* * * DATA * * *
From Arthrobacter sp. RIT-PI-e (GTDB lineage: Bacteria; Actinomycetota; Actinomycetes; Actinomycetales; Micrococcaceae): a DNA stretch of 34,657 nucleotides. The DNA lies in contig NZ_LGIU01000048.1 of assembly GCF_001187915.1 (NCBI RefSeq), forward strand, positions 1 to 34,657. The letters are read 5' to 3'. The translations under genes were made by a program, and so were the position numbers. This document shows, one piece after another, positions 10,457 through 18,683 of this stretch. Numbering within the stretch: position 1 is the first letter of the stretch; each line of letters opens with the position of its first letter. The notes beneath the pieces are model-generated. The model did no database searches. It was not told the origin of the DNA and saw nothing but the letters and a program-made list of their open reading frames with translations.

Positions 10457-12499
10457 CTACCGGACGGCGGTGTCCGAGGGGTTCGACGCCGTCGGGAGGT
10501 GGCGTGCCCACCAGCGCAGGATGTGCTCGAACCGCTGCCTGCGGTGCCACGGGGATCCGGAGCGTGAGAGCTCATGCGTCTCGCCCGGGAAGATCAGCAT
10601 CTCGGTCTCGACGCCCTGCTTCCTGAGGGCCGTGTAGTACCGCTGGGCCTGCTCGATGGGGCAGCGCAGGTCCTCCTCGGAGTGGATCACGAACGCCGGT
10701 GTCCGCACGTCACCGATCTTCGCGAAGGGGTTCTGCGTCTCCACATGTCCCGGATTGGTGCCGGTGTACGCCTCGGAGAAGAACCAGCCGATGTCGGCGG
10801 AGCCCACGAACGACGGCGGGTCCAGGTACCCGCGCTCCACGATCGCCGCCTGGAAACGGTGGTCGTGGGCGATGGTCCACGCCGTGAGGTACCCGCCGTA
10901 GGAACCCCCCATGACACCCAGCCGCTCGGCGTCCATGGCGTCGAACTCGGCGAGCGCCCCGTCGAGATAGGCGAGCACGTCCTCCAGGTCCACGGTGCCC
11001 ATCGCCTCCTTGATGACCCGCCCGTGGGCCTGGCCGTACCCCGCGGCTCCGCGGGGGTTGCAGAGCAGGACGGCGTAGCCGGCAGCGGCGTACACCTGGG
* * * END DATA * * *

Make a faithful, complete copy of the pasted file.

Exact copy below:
From Arthrobacter sp. RIT-PI-e (GTDB lineage: Bacteria; Actinomycetota; Actinomycetes; Actinomycetales; Micrococcaceae): a DNA stretch of 34,657 nucleotides. The DNA lies in contig NZ_LGIU01000048.1 of assembly GCF_001187915.1 (NCBI RefSeq), forward strand, positions 1 to 34,657. The letters are read 5' to 3'. The translations under genes were made by a program, and so were the position numbers. This document shows, one piece after another, positions 10,457 through 18,683 of this stretch. Numbering within the stretch: position 1 is the first letter of the stretch; each line of letters opens with the position of its first letter. The notes beneath the pieces are model-generated. The model did no database searches. It was not told the origin of the DNA and saw nothing but the letters and a program-made list of their open reading frames with translations.

Positions 10457-12499
10457 CTACCGGACGGCGGTGTCCGAGGGGTTCGACGCCGTCGGGAGGT
10501 GGCGTGCCCACCAGCGCAGGATGTGCTCGAACCGCTGCCTGCGGTGCCACGGGGATCCGGAGCGTGAGAGCTCATGCGTCTCGCCCGGGAAGATCAGCAT
10601 CTCGGTCTCGACGCCCTGCTTCCTGAGGGCCGTGTAGTACCGCTGGGCCTGCTCGATGGGGCAGCGCAGGTCCTCCTCGGAGTGGATCACGAACGCCGGT
10701 GTCCGCACGTCACCGATCTTCGCGAAGGGGTTCTGCGTCTCCACATGTCCCGGATTGGTGCCGGTGTACGCCTCGGAGAAGAACCAGCCGATGTCGGCGG
10801 AGCCCACGAACGACGGCGGGTCCAGGTACCCGCGCTCCACGATCGCCGCCTGGAAACGGTGGTCGTGGGCGATGGTCCACGCCGTGAGGTACCCGCCGTA
10901 GGAACCCCCCATGACACCCAGCCGCTCGGCGTCCATGGCGTCGAACTCGGCGAGCGCCCCGTCGAGATAGGCGAGCACGTCCTCCAGGTCCACGGTGCCC
11001 ATCGCCTCCTTGATGACCCGCCCGTGGGCCTGGCCGTACCCCGCGGCTCCGCGGGGGTTGCAGAGCAGGACGGCGTAGCCGGCAGCGGCGTACACCTGGG